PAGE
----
Heparin induced thrombocytopenia (HIT) is a well described cause of IgG antibody mediated platelet consumption.Over-testing for HIT is highly prevalent in the hospital setting. Physicians' fear of missing the diagnosis might contribute to these findings, despite the high negative predictive value of the 4T probability score and the HIT Expert Probability (HEP) score. Also, the initiation of HIT treatment pending confirmatory testing, results in a subsequent increase of costs and exposure of patients to the unnecessary risks of anticoagulation. The aim of our study is to identify clinical and laboratory factors that might affect the decision of testing for HIT in the setting of low or intermediate pretest probability and to prove that this entity is over-investigated and over-treated in the in-hospital environment.
We conducted a cross-sectional retrospective observational study at Hofstra University Northwell Health Staten Island Hospital. Inclusion criteria were patients 18 years and older who had undergone anti-PF4-heparin antibody testing on an inpatient basis, from January 2013 till August 2015. Patients were excluded only if the test was done as outpatient. Statistical analysis was conducted using independent-sample t- test, Chi-square test or Fisher's exact test. All statistical tests were 2-sided and conducted at the 0.05 level of significance. Data was analyzed using the SAS® System Version 9.3 (SAS Institute Inc., Cary, NC).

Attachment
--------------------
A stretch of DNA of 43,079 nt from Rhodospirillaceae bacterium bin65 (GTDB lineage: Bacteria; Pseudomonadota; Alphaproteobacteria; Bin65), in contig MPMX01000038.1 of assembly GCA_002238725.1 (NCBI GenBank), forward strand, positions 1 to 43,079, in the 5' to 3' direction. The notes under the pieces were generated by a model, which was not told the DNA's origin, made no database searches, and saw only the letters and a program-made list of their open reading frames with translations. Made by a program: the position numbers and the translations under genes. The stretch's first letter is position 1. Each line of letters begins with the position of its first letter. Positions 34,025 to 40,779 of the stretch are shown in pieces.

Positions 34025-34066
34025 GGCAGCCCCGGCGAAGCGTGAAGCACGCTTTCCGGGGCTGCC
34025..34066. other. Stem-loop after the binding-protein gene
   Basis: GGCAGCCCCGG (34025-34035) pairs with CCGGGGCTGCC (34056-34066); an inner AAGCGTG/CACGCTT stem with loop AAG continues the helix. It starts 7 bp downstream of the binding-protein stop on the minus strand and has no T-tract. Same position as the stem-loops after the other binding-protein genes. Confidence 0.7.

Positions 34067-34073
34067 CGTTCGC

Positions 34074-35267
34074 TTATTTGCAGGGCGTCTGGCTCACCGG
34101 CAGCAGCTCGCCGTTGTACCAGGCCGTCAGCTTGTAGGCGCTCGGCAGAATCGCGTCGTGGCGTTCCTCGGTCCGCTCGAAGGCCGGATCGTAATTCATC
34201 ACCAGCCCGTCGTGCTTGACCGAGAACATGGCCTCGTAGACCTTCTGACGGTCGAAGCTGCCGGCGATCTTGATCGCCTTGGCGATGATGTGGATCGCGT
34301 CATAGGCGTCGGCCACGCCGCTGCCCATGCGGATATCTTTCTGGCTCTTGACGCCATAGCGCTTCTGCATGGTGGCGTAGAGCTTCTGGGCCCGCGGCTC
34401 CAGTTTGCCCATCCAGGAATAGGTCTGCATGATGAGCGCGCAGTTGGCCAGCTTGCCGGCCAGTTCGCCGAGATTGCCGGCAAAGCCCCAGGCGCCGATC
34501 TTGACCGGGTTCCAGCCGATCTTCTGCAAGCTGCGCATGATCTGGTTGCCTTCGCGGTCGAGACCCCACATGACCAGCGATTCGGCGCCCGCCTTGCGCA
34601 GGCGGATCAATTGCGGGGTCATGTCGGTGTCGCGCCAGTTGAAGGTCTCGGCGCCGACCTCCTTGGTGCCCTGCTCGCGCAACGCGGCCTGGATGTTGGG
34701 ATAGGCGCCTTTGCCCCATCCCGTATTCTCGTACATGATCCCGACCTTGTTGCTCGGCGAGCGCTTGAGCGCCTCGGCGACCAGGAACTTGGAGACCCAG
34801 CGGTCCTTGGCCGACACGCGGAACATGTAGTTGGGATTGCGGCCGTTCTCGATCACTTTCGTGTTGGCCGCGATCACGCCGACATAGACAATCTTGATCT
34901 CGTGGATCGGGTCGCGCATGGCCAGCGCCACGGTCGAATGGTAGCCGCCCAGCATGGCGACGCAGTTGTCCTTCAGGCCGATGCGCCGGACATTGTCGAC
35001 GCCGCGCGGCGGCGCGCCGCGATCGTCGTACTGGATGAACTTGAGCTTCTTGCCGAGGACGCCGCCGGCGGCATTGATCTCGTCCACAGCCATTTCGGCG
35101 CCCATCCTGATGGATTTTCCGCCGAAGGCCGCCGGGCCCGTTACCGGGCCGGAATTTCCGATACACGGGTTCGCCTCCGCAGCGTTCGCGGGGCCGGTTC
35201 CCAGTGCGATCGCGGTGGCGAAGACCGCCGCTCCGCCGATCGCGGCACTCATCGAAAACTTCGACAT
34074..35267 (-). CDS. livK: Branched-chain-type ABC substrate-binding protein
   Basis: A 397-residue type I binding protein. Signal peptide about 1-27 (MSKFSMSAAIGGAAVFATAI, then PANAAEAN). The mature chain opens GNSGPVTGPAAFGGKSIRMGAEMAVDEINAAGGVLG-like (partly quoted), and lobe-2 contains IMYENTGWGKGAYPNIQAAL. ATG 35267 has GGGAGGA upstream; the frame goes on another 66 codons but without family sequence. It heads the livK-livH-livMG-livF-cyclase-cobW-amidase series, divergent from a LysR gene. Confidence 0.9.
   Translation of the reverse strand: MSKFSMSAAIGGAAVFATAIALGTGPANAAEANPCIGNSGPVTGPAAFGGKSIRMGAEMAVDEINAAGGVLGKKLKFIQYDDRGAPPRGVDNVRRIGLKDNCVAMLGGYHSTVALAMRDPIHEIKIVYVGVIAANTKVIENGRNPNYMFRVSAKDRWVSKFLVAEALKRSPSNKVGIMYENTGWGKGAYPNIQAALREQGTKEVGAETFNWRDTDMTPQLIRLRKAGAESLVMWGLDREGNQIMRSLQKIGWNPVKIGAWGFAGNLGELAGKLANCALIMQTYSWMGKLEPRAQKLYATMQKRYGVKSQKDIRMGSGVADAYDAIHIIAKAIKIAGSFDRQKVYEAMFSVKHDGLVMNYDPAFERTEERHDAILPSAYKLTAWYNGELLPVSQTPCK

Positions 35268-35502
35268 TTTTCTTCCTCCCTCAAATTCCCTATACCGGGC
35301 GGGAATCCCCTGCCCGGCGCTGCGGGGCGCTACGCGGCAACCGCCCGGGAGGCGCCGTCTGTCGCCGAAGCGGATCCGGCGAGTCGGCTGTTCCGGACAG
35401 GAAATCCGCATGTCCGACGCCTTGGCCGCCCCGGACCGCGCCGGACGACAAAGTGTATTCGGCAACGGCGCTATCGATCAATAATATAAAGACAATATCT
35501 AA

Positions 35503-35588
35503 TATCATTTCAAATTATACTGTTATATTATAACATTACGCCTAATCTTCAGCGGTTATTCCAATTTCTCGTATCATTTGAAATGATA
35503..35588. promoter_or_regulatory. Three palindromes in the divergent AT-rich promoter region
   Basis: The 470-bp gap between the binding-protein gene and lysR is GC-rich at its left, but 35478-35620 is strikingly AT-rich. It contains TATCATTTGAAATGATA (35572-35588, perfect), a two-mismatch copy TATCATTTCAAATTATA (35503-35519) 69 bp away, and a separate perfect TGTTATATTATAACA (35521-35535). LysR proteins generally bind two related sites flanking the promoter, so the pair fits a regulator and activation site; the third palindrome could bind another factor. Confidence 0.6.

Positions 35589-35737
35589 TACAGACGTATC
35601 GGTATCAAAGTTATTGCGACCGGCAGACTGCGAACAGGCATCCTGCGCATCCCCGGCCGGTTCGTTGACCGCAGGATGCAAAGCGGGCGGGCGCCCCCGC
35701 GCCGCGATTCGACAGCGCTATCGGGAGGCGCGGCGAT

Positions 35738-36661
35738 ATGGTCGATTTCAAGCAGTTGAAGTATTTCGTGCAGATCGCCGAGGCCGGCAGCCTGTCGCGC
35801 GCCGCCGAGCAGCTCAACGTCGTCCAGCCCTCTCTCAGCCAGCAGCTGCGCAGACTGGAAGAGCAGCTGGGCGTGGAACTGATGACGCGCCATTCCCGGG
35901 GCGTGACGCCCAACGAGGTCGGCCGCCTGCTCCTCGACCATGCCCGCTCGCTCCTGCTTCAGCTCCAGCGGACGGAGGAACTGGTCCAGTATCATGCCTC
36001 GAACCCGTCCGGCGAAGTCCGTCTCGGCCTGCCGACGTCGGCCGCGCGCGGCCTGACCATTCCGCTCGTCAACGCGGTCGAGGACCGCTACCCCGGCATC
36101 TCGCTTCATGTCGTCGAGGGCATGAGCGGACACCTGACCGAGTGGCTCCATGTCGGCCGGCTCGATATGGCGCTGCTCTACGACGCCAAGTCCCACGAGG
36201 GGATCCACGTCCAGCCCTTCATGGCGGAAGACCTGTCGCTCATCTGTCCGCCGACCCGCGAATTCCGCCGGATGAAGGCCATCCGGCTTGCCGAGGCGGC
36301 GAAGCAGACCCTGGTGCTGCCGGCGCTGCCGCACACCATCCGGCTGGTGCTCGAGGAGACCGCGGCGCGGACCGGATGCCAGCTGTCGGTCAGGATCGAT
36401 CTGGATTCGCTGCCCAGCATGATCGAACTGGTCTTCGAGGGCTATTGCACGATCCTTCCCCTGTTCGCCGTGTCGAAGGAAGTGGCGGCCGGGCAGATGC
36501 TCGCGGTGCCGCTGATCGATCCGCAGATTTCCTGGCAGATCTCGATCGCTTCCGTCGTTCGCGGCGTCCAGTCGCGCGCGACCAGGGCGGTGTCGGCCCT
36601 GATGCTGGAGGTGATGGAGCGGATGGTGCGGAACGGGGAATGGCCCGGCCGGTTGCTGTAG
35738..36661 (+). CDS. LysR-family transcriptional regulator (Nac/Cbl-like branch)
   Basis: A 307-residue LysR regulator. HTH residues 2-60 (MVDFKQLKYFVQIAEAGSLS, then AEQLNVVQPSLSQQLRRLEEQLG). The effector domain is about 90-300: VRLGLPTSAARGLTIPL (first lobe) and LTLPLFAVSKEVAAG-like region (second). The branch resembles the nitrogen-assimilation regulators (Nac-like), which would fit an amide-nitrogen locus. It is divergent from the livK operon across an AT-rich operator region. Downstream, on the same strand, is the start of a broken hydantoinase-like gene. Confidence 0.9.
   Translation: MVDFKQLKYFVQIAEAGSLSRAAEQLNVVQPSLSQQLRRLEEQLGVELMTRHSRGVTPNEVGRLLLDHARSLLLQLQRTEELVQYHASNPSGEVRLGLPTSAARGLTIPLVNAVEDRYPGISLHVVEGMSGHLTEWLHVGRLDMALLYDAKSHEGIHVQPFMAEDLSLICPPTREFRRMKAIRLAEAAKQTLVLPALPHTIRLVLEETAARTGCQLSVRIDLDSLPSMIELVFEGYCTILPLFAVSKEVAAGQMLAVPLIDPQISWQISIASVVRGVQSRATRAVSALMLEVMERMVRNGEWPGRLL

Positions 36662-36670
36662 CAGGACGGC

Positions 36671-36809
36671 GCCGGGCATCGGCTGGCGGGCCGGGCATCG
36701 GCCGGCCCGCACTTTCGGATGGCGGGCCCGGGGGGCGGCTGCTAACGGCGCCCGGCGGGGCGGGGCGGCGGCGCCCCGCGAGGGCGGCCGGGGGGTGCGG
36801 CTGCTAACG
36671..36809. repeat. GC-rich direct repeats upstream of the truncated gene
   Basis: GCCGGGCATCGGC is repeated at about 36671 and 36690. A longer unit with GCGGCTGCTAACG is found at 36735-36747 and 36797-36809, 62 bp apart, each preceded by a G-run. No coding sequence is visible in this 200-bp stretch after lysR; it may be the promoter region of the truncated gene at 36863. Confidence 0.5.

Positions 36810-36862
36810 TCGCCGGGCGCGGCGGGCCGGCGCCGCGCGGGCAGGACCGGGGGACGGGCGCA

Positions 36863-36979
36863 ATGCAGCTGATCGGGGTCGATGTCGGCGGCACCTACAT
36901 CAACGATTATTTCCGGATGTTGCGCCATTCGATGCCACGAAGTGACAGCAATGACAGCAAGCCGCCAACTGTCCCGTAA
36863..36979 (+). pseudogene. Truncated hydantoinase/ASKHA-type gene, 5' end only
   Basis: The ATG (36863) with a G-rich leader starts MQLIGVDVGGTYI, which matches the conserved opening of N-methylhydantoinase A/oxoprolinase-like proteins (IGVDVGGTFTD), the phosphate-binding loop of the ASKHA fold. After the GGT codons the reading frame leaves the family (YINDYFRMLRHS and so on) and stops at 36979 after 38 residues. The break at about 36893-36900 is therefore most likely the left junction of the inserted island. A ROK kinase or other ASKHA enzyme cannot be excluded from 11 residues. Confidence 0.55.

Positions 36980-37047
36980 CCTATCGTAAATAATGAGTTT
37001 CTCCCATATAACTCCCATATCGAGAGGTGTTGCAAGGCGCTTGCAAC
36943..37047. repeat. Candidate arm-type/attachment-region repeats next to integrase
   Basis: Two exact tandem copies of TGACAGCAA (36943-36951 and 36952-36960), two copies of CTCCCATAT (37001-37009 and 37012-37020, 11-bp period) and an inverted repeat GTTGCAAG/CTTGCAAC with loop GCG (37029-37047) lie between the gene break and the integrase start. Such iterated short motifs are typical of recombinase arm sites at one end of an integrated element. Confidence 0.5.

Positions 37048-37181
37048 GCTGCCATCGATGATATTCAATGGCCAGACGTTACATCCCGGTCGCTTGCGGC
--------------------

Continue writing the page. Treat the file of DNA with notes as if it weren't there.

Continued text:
Data was collected on 89 patients who underwent anti-PF4-heparin antibody testing. 84 patients (94%) underwent HIT testing with a low 4T score, as compared to 5 patients (6%) with a high 4T score. There was no significant difference in the proportion of testing with respect to gender, age, the service under which the patient was admitted (medicine vs. surgery), presence of a hematology consult, a history of cardiac surgery, type of heparin used and an elevated Charleson score. 80% (n=74) of patients had another cause for thrombocytopenia and had the HIT panel ordered despite a low/intermediate 4T score ( Table 1).
In our study, 5 patients tested positive for HIT. 3 of the patients had high 4T and HEP score pretest probability, while 2 of the patients had intermediate 4 T score and high HEP score pretest probability. All 60 patients with a low 4 T score tested negative for HIT (Table 2).
After ordering HIT serology, heparin was discontinued in 82 patients. 17 patients with low/intermediate 4T score were started on anticoagulation, 2 of them had new bleeding event. 6 patient with high 4T score were started on anticoagulation, and 1 of them had a bleeding event (Table 3).
HIT poses a significant diagnostic challenge. It is an uncommon cause of thrombocytopenia that carries significant morbidity and mortality. Our study showed that HIT testing using ELISA immunoassays is being ordered excessively in the setting of low to intermediate pretest probability leading to unwarranted treatments at significant costs and carrying an important burden on the healthcare system. However, a high number of comorbidities did not seem to lower the threshold for ordering HIT panel. It is very challenging to conduct randomized trials on less common diseases in the clinical setting to improve test ordering practices. The HEP score might be an important adjunct to clinical decision making in the future but this requires more studies being conducted.
No relevant conflicts of interest to declare.
Asterisk with author names denotes non-ASH members.